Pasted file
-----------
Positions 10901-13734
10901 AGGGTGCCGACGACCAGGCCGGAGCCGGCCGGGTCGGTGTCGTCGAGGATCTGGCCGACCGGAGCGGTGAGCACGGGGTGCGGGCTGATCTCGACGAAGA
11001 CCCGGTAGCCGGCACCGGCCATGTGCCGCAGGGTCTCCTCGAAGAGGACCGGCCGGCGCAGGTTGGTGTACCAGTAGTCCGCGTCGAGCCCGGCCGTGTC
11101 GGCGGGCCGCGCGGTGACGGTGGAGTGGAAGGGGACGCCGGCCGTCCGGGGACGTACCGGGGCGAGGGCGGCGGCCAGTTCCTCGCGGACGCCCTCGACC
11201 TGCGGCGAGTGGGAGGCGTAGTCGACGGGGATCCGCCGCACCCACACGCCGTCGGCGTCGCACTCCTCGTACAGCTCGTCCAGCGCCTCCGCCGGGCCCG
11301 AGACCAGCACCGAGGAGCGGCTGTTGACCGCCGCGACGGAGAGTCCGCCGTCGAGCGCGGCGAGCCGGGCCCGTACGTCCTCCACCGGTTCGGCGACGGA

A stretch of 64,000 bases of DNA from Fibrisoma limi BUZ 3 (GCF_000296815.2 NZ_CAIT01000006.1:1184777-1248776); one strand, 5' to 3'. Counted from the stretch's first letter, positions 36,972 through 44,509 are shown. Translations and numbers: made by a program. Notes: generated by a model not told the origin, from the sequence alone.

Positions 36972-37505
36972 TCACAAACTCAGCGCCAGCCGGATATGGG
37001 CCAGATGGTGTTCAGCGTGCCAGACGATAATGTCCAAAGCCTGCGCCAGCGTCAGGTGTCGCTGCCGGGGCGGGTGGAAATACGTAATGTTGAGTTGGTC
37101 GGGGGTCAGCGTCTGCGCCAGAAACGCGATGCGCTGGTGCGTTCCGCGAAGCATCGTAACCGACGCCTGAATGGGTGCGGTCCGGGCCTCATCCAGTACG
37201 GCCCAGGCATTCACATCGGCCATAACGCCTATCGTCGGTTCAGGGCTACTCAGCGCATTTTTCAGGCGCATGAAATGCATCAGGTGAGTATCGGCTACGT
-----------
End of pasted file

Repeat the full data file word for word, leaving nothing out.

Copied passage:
Positions 10901-13734
10901 AGGGTGCCGACGACCAGGCCGGAGCCGGCCGGGTCGGTGTCGTCGAGGATCTGGCCGACCGGAGCGGTGAGCACGGGGTGCGGGCTGATCTCGACGAAGA
11001 CCCGGTAGCCGGCACCGGCCATGTGCCGCAGGGTCTCCTCGAAGAGGACCGGCCGGCGCAGGTTGGTGTACCAGTAGTCCGCGTCGAGCCCGGCCGTGTC
11101 GGCGGGCCGCGCGGTGACGGTGGAGTGGAAGGGGACGCCGGCCGTCCGGGGACGTACCGGGGCGAGGGCGGCGGCCAGTTCCTCGCGGACGCCCTCGACC
11201 TGCGGCGAGTGGGAGGCGTAGTCGACGGGGATCCGCCGCACCCACACGCCGTCGGCGTCGCACTCCTCGTACAGCTCGTCCAGCGCCTCCGCCGGGCCCG
11301 AGACCAGCACCGAGGAGCGGCTGTTGACCGCCGCGACGGAGAGTCCGCCGTCGAGCGCGGCGAGCCGGGCCCGTACGTCCTCCACCGGTTCGGCGACGGA

A stretch of 64,000 bases of DNA from Fibrisoma limi BUZ 3 (GCF_000296815.2 NZ_CAIT01000006.1:1184777-1248776); one strand, 5' to 3'. Counted from the stretch's first letter, positions 36,972 through 44,509 are shown. Translations and numbers: made by a program. Notes: generated by a model not told the origin, from the sequence alone.

Positions 36972-37505
36972 TCACAAACTCAGCGCCAGCCGGATATGGG
37001 CCAGATGGTGTTCAGCGTGCCAGACGATAATGTCCAAAGCCTGCGCCAGCGTCAGGTGTCGCTGCCGGGGCGGGTGGAAATACGTAATGTTGAGTTGGTC
37101 GGGGGTCAGCGTCTGCGCCAGAAACGCGATGCGCTGGTGCGTTCCGCGAAGCATCGTAACCGACGCCTGAATGGGTGCGGTCCGGGCCTCATCCAGTACG
37201 GCCCAGGCATTCACATCGGCCATAACGCCTATCGTCGGTTCAGGGCTACTCAGCGCATTTTTCAGGCGCATGAAATGCATCAGGTGAGTATCGGCTACGT